It’s true that we don’t have the original manuscripts of the Biblical text, and the ancient manuscripts we have do vary somewhat. However these variants are nearly always very small and insignificant changes, such as ‘in’ and ‘into’, which don’t change the meaning. Modern Bibles such as the New Living Translation tell you all about this in their notes.
But behind the rhetoric Bart is a bit more fair. I’ve been reading ‘Misquoting Truth’ by Timothy Paul Jones, which summarises some of these points. For example, he says this:
“It is probably safe to say that the copying of early Christian texts was by and large a ‘conservative’ process. The scribes … were intent on ‘conserving’ the textual tradition they were passing on. Their ultimate concern was not to modify the tradition, but to preserve it for themselves and for those who would follow them. Most scribes, no doubt, tried to do a faithful job in making sure that the text they reproduced was the same text they inherited.”
In fact because of the technique of textual criticism, the fact that there are multiple later manuscripts with small errors in them actually gives us more confidence in what the original text said, because the changes act as clues to trace the original. Bart acknowledges this:
If there were only one manuscript of a work, there would be no textual variants. Once a second manuscript is located, however, it will differ from the first in a number of places. This is not a bad thing, however, as a number of these variant readings will show where the first manuscript has preserved an error. Add a third manuscript, and you will find additional variant readings, but also additional places, as a result, where the original text is preserved (i.e., where the first two manuscripts agree in an error). And so it goes—the more manuscripts one discovers, the more the variant readings; but also the more the likelihood that somewhere among those variant readings one will be able to uncover the original text. Therefore, the thirty thousand variants uncovered by [John] Mill do not detract from the integrity of the New Testament; they simply provide the data that scholars need to work on to establish the text, a text that is more amply documented than any other from the ancient world.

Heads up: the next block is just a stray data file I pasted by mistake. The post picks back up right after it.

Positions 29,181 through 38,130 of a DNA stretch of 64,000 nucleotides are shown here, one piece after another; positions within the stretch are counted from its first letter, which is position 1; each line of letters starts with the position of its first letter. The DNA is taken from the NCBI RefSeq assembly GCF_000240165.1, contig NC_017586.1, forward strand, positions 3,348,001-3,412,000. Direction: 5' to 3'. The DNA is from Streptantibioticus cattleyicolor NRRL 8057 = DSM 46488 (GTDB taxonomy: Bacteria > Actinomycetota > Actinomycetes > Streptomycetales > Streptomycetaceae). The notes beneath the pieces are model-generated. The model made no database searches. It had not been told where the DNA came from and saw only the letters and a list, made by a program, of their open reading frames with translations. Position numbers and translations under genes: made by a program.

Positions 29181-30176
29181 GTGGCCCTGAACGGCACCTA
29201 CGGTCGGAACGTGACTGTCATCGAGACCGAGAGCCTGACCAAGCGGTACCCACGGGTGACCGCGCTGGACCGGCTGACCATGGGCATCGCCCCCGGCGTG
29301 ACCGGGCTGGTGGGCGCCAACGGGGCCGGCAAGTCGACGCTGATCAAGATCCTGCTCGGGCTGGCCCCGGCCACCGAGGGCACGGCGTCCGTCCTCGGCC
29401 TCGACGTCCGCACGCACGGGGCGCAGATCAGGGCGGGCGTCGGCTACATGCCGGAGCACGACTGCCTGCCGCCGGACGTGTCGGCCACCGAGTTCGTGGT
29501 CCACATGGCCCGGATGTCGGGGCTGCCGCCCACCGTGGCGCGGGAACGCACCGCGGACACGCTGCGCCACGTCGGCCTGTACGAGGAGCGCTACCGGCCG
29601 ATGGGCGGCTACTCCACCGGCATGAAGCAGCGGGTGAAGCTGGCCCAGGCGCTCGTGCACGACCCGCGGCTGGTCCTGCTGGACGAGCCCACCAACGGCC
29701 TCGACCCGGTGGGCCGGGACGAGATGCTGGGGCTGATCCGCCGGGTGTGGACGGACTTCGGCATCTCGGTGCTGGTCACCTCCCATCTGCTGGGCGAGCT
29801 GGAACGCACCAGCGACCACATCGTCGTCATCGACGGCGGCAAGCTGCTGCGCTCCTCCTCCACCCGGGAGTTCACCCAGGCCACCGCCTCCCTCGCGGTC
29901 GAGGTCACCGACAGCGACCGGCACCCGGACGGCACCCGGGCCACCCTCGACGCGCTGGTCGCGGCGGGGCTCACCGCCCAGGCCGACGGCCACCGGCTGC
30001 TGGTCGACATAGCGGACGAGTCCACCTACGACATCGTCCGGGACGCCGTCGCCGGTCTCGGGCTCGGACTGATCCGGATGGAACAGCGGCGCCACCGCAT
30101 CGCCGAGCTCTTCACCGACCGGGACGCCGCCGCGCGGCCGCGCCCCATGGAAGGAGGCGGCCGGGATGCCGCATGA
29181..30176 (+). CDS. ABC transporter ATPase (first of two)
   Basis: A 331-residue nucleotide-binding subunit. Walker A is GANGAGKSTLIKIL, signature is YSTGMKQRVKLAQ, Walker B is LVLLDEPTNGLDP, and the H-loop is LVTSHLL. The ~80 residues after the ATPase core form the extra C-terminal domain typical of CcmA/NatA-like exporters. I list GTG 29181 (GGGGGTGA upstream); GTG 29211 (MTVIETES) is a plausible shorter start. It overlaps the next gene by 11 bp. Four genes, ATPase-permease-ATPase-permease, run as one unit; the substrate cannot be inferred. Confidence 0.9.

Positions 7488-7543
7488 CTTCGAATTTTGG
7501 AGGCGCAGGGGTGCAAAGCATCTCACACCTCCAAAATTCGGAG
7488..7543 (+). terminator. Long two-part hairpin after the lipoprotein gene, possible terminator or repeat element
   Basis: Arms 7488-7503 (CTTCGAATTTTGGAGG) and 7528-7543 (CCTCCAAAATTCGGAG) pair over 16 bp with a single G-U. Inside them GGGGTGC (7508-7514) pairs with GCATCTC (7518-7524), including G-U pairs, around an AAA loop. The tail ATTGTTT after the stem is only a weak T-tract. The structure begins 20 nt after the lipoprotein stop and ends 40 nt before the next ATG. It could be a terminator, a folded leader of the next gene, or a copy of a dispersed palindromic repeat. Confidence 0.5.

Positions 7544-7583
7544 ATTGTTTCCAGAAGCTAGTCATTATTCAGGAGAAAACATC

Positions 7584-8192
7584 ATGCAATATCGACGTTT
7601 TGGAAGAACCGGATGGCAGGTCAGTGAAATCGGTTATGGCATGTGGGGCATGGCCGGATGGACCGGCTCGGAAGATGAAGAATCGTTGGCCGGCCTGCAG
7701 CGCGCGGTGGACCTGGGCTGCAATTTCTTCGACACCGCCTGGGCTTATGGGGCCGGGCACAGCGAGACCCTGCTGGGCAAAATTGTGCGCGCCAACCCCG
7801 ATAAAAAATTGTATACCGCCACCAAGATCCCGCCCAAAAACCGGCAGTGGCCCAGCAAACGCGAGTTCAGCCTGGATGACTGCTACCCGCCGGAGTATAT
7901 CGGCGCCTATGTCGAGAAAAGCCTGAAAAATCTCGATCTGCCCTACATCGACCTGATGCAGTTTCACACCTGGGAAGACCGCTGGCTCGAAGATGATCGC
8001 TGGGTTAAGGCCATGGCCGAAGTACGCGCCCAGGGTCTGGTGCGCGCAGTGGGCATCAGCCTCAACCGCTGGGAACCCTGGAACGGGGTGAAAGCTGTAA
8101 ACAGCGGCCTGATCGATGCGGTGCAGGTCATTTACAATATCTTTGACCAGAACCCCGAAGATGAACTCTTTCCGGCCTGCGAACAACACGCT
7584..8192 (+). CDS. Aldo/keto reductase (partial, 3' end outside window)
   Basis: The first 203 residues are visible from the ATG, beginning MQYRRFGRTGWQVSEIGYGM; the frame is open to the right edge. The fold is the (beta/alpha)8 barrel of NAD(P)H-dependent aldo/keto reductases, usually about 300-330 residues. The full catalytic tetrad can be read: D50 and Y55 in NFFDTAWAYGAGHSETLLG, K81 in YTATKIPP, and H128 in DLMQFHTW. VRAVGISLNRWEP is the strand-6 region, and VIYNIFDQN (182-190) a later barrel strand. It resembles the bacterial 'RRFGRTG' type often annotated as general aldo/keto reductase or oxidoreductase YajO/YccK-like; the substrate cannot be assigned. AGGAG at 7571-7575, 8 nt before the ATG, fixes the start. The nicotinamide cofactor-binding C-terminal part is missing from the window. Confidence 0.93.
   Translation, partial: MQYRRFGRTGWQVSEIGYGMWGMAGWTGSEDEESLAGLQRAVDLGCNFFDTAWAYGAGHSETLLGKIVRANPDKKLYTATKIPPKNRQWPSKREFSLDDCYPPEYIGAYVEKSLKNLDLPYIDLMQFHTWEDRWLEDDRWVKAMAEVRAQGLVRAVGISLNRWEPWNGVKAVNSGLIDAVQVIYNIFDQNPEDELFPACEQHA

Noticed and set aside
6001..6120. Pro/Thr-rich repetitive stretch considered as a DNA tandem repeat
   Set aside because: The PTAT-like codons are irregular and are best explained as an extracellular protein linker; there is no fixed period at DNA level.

Countries where Christians are persecuted but it’s not so well known…
I wrote an article for Christian Today, looking at some countries that aren’t so well known for Christian persecution, but where it’s a significant problem. They include the Maldives, Jordan and Laos …
What can Christians learn from atheists?
I wrote this article for Christian Today a while back, but just about to post a few new articles on here, so thought I should catch up.
It’s done quite well – always interesting to observe which articles ‘do well’ now us journos have the internet hit rate as a guide – probably because it’d appeal to atheists as well as Christians.
I offer 7 ways in which Christians can learn from our unbelieving friends, so do check it out.
Spirit-filled Christian converts her abductor
This is an old testimony from the 80s, but it is absolutely extraordinary.
Margaret Mayfield was in a parking lot in San Antonio, Texas, having been prompted in the morning to carry some Scripture and evangelistic materials with her in her car.
She met a man who looked ‘rabid’ and ‘demonic’, and she tried to witness to him. He made her get into the car and had a gun.
What she didn’t know, was that he was serial killer and rapist Stephen Morin, who was on the run from the police after killing someone earlier that day – on top of numerous rapes and murders.
However, she showed no fear, and extraordinarily, showed love to him as they talked for hours. He commented on how she was not trying to escape, and how she did not seem to be afraid. “I’ve felt more love from you than I have in my whole life,” he told her.
She told him that he had a ‘satanic stronghold’ following his traumatic childhood with a mother who hated him. He replied that he knew that force of hate, that sometimes it had made him do things that he didn’t want to do.
She prayed in the Spirit throughout, when she wasn’t preaching the Word to him. “Are you an angel?” he asked. He wanted her to go in and get a paper, but she said she did not want to read what he had done because the blood of Jesus cleanses us from all sin – the impression she left is that she knew this would increase her fear.